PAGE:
“I’m so lucky this pilot season because I have a gig,” says Michael Mosley, who can be seen on USA’s upcoming “Sirens” (premiering March 6). “Anytime you get a gig it’s nice, but what’s really nice is not having to tap dance. It’s always a huge, huge perk.” Mosley knows of what he speaks. A previous series regular on the short-lived “Kidnapped” and “Pan Am,” he spoke to Backstage about pilot season survival tactics.
Be prepared for a different process.
“There are so many tiers! If you’re just starting out, sometimes there’s not even a camera on in the room—you’re doing a pre-read with a casting assistant. Then they put you on tape. Then you get a callback with the creative people. Then you have to come up with a quote and all that business, and then you go and meet the studio and test with the writers and the Vince Gilligans and Matthew Weiners. Then impress the studio that’s gonna produce it and the network putting it up. And each room gets colder and colder.”
Create post-audition rituals.
“Every audition, I walk out the door and throw the sides away immediately. You did it, now go home. And to me, that’s kind of a baptism. If they call you, they call you. And if they don’t, it’s fine. You have to keep your head down and keep your eye on the next gig and the next gig and live your life.”
“The casting director is gonna be your buddy. The first heart you win over is that casting director. In first meetings they’ll be the ones who see your pitch for the character. And then as you get further up, they’ll be the ones reading with you in front of the network. You have to foster those relationships. There’s no enemy in the auditioning process. Everybody wants you to be the right person when you walk in the room. We’re all just trying to make a soup here and they’re trying to figure out the right ingredients for the soup.”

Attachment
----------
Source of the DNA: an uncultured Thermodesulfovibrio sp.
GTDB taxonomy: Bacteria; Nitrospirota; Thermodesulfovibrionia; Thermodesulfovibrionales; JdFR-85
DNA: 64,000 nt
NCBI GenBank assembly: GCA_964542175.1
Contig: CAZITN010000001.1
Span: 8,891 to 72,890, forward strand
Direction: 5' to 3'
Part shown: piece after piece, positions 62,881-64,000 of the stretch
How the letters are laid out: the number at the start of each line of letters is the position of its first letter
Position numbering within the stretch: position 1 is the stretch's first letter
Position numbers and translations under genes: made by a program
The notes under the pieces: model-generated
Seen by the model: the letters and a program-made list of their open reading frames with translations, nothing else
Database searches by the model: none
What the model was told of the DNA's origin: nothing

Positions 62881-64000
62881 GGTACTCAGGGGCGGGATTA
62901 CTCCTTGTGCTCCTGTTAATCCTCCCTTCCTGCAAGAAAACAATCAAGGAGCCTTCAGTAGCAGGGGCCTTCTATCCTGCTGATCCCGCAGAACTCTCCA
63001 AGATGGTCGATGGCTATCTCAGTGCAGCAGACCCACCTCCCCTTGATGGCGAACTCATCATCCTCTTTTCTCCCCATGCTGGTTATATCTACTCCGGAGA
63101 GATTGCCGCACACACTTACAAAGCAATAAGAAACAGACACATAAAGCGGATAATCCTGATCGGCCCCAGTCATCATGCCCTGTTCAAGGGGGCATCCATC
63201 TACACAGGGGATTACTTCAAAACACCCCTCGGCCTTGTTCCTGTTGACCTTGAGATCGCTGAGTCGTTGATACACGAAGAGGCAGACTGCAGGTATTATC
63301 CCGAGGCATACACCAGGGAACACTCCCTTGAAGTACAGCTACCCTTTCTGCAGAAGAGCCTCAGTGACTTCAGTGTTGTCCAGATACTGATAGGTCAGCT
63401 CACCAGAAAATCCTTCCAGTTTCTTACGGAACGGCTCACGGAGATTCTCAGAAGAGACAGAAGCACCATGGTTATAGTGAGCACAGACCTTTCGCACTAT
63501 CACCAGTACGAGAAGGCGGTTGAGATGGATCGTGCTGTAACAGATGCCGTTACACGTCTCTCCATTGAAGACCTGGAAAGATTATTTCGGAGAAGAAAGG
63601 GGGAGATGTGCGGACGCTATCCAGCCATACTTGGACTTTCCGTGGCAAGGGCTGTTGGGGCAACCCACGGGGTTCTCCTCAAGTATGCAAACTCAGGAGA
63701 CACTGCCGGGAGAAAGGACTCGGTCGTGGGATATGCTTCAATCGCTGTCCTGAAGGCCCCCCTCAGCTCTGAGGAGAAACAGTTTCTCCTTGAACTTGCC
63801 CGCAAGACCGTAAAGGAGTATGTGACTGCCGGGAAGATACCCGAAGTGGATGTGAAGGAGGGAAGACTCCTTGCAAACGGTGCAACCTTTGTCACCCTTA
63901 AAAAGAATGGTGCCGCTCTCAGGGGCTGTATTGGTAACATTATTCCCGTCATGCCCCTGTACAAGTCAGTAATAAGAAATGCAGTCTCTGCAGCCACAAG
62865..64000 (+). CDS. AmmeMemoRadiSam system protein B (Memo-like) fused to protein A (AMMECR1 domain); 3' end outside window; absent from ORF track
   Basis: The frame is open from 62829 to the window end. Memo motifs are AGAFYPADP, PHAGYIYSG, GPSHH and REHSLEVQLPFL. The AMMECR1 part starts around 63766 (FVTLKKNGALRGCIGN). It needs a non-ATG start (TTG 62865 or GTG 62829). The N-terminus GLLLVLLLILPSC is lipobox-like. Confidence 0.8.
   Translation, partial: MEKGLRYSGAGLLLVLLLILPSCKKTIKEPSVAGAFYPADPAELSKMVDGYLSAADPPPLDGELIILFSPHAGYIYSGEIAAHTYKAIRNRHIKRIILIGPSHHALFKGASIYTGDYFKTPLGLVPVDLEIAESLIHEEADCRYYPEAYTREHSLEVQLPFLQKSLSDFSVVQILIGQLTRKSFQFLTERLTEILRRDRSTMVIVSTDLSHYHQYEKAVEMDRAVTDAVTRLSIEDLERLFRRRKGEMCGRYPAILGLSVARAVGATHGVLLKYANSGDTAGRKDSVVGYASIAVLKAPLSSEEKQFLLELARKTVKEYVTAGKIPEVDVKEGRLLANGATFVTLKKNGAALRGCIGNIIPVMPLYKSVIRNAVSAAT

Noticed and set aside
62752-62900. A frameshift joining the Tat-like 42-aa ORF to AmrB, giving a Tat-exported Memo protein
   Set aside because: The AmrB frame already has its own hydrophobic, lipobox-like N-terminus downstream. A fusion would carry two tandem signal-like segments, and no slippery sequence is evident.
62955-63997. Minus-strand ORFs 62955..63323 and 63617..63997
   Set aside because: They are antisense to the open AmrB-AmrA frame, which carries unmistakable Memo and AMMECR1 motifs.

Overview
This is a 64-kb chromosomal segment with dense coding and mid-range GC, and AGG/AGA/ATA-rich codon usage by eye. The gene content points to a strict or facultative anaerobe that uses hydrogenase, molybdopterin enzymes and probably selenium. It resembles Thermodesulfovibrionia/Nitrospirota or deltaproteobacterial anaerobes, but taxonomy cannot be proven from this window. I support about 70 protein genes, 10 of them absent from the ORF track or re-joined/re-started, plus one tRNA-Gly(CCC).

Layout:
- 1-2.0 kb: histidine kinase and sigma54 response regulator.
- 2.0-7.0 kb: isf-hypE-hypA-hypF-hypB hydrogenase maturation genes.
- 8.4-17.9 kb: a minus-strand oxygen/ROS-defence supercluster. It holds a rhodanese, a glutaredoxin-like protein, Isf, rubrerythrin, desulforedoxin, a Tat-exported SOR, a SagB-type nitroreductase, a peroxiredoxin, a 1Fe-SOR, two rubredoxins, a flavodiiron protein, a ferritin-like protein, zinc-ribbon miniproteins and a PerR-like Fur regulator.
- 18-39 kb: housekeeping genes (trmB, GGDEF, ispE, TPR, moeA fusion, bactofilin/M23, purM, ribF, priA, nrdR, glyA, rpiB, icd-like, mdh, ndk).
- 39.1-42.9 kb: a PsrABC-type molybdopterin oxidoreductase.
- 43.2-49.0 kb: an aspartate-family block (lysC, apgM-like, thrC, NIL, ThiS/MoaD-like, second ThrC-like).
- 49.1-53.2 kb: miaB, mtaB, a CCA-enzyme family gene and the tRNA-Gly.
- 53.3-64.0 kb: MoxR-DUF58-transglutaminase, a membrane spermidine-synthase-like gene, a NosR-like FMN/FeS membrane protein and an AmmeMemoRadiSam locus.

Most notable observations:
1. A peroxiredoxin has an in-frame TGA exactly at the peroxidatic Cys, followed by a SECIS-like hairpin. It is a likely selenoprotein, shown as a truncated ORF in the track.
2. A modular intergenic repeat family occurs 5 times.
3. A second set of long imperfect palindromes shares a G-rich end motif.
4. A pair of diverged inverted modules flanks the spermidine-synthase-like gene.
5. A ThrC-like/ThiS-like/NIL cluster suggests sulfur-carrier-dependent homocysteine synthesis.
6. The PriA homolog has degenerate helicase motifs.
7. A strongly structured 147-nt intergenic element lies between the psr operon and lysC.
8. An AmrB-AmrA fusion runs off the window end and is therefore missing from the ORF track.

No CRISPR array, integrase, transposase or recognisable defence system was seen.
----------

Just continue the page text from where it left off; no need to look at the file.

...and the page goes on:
Attitude is everything.
“I can’t stress it enough: Try to be cool and enjoy it, but respect it and be prepared. It’s a challenge because during pilot season I’d be going in for a lawyer at nine, a junkie at noon, a Marine at one, and a part I’m not even right for at four. Four different characters, and you can’t go home between. So you try to dress kind of like all these different things because you don’t want to leave it all up to their imagination and give them a reason to talk themselves out of it.”
Show the room you have ideas.
“A lot of producers and creative types want to see you be you. Throw something else out there and show them where you would take this part. A lot of them are launching shows for the first time, so they’ve got a lot riding on this, too, and they want you to be their flight. It’s important to have confidence as far as who you think the person is. Take a stab at something different.”
Just let it go.
“If you don’t get the gig, it’s not about you. As long as you do your thing and do it passionately and with respect to the craft and the project, you can make an impression that could pay dividends later. All of a sudden, this assistant who was really nice to you has a writing deal and they bring you in. You have no idea how all this stuff is going to play out. And it will, as long as you keep your cool and have fun.”
—As Told to Mark Peikert